Joseph: Not Your Ordinary Father

man with infant son
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As good Americans, we all know what Christmas is about: Santa Claus.

But for some folks — Christians primarily — Christmas is about Christ. Immanuel … God made flesh who came to earth to dwell with us. It’s about a baby in a manger. It’s about a young woman, essentially a girl, who became pregnant under suspicious circumstances. It’s about a manger, shepherds, a magnificent star and three wise men.

Is that all? Oh, and there was a father. Well, kind of.

His name was Joseph. He was informed in a dream that he should not fear; his virgin fiancee was pregnant with God’s baby. No sane man ever received such news. But in most tellings of the Christmas story, Joseph is something of a bit player. In most Nativity scenes, he stands aside quietly while the action goes on with the other players.

But it is not difficult to imagine the role he actually played, for it was indeed significant. And his participation required not just him, but his manhood. As it is often said, any man can father a child. But it is something altogether different to be a father to a child. Joseph was the latter.

I also think Joseph was as good man, stepping up and doing what was the right thing at the right time. Fortunately, we still see those kinds of men in our world. We see what men did on 9/11. What Capt. ”Sully” Sullenberger did with his airliner in the Hudson River. What George Washington and Abraham Lincoln did through their leadership. Fireman. Policemen. Soldiers. Good husbands and fathers. They deliver the goods and don’t whine about it.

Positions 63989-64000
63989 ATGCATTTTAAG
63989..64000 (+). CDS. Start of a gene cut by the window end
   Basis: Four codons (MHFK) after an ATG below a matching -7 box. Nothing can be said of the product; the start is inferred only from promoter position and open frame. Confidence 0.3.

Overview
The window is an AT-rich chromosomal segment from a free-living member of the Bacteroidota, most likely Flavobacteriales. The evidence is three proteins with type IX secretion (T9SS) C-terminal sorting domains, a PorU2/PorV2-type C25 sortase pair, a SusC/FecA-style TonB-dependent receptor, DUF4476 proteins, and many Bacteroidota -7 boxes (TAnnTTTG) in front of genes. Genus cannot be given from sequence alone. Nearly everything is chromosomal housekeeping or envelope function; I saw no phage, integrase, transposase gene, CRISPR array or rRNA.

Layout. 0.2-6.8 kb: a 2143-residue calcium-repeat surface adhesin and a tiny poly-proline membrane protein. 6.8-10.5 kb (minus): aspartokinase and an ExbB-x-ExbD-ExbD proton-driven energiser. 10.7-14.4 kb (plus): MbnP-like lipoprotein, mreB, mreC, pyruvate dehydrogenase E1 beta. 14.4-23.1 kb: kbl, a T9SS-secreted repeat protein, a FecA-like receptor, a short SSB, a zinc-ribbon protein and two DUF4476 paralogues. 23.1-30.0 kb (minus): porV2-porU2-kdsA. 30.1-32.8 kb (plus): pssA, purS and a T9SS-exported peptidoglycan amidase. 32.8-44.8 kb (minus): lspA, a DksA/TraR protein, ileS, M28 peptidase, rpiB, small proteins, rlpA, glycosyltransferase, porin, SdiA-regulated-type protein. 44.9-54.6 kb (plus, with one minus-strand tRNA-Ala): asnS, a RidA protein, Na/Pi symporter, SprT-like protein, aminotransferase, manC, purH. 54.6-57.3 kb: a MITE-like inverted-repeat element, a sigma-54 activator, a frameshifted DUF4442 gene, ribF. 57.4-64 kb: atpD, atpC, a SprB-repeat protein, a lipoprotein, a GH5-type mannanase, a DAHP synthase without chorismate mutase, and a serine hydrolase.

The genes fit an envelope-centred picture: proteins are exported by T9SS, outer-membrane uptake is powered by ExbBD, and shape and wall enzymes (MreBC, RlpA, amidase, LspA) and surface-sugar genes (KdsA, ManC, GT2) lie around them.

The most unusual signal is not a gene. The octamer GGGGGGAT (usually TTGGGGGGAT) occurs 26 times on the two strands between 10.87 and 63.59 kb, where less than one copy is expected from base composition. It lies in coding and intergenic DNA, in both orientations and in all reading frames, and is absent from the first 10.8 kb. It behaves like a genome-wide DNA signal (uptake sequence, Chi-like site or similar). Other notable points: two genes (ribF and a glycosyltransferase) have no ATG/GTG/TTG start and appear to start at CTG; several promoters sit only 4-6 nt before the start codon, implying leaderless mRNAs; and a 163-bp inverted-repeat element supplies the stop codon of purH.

This is what Joseph did:

• He stuck by Mary after the strange announcement of her pregnancy when his first instinct was to quietly bail.

• He stood strong against the vicious hail-like gossip raining down on him from family, friends and neighbors, we presume. The “God’s child” explanation surely did little to quell the chatter and was no-doubt received with winks, nods and eye-rolls.

• While in Bethlehem paying their taxes, Joseph was called on to break the news to his pregnant wife — probably more than once — that  “there was no room at the inn.” He then had to convince her that a dirty manger was the best option among no other options.

• Joseph delivered a child that was not his. 

• Joseph presented that Child to the world with joy and father pride.

• Joseph hid his wife and boy in Egypt to protect them from Herod’s massacre.

• Joseph worked to provide for the Child and his wife in every way: food, shelter, direction and protection.

•Joseph taught Jesus his trade of carpentry.

Fatherhood is central to the Christmas story. Of course, the broader story of the Son of God having a father — the Father — is central to it. But the story of the Son of Man having an earthly father is central to it, too. God chose His Son to be raised in an earthly family. As fathers, we are granted a profound honor to participate in something that is an earthly, physical representation of the very nature and character of God himself. And that is true even when we are doing such mundane things as changing diapers, wiping sticky faces or reminding our kids to clean their room, do their homework or take out the trash.

Fatherhood is a deeply divine and sacred thing.


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